Section 3 (l.462-650)
Everyman is left alone and asks
O, to whom shall I make me moan
For to go with me in that heavy journey?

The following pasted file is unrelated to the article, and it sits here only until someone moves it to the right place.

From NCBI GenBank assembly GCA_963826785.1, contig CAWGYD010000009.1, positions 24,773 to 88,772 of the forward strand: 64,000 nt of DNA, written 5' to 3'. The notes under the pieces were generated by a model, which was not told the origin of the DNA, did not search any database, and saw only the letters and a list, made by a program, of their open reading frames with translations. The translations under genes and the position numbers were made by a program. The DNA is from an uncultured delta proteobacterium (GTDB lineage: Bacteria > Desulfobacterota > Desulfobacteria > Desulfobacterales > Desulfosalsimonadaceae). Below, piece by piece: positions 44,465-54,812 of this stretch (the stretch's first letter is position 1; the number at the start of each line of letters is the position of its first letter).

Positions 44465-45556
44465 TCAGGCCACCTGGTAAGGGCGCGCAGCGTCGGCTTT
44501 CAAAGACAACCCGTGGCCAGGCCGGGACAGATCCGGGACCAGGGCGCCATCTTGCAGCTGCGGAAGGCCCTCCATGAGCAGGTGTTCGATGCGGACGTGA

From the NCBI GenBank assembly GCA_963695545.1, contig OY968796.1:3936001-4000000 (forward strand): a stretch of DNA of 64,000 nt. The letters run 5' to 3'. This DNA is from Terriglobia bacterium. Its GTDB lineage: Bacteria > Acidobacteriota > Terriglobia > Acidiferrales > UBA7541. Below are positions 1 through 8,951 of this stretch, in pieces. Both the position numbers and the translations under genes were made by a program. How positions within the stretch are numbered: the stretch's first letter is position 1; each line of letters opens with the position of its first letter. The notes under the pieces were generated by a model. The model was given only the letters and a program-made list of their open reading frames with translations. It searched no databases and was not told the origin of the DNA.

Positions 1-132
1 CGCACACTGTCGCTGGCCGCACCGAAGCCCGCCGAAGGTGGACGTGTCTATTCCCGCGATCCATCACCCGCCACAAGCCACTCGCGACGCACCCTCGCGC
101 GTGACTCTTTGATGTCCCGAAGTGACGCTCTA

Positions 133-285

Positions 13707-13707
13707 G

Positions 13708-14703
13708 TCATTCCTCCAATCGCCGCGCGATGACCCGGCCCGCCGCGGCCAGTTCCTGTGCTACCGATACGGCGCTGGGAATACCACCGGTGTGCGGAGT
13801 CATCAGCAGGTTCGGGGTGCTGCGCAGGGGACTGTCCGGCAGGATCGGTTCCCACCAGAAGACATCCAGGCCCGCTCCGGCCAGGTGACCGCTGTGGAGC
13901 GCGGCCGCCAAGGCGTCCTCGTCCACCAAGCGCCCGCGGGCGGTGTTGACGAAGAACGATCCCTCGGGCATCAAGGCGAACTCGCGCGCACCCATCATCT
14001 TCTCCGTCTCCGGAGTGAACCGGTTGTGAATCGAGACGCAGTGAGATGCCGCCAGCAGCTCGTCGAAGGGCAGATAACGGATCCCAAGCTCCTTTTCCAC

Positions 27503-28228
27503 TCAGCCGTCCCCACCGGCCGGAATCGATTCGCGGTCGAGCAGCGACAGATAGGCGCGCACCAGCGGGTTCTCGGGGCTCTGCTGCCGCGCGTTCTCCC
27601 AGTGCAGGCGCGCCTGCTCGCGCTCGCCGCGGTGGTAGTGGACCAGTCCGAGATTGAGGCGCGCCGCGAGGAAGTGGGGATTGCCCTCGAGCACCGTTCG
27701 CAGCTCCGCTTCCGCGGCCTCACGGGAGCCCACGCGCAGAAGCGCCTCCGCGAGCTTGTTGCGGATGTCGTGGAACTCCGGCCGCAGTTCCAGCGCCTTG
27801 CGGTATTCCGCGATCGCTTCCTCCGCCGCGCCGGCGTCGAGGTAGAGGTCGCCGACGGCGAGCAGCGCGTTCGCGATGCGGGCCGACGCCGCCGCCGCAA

He recaps how he has been deserted, one after the other, by Fellowship, his kinsmen, and his Goods (whom, he says, he “loved best”). He feels ashamed that he did not realize that Goods brought people towards hell – and says that he himself is “worthy to be blamed”. He decides to turn to Good Deeds but worries that she is so weak that “she can neither go nor speak”. When Good Deeds enters, she does not need to hear from Everyman about his pilgrimage or that he has been summoned to make his account – she knows already. Good Deeds says that Everyman’s book of account would be in great shape if only he had focused his attention on her. As he has not spent any time with Good Deeds, though, she is weak and cannot go with him. She does, though, have a sister who can accompany Everyman – Knowledge. Knowledge enters and tells Everyman “I will go with thee and be thy guide”. Everyman is delighted. With Knowledge by his side, Everyman decides to go and find Confession in the House of Salvation. Confession is then “seen at a distance within the House of Salvation”. Everyman kneels to him and asks for mercy. Confession, like Good Deeds before him, knows already of Everyman’s sorrow, but can give him the comfort of “a precious jewel” called “penance”. Jesus, Confession continues, suffered on the cross for mankind, so man in turn must remember Jesus in suffering himself by undergoing the “scourge of penance”. Confession tells Everyman to fulfill this penance, and that Knowledge will tell him how he can clear his account book with God. Everyman makes a long prayer to God, begging for forgiveness and mercy. At the end of this speech, he “strips off his fine clothes” and “takes the scourge”. Knowledge says now Everyman can “make his reckoning sure”. Everyman continues to scourge himself “for the sins of the flesh”. With that, Good Deeds is suddenly...
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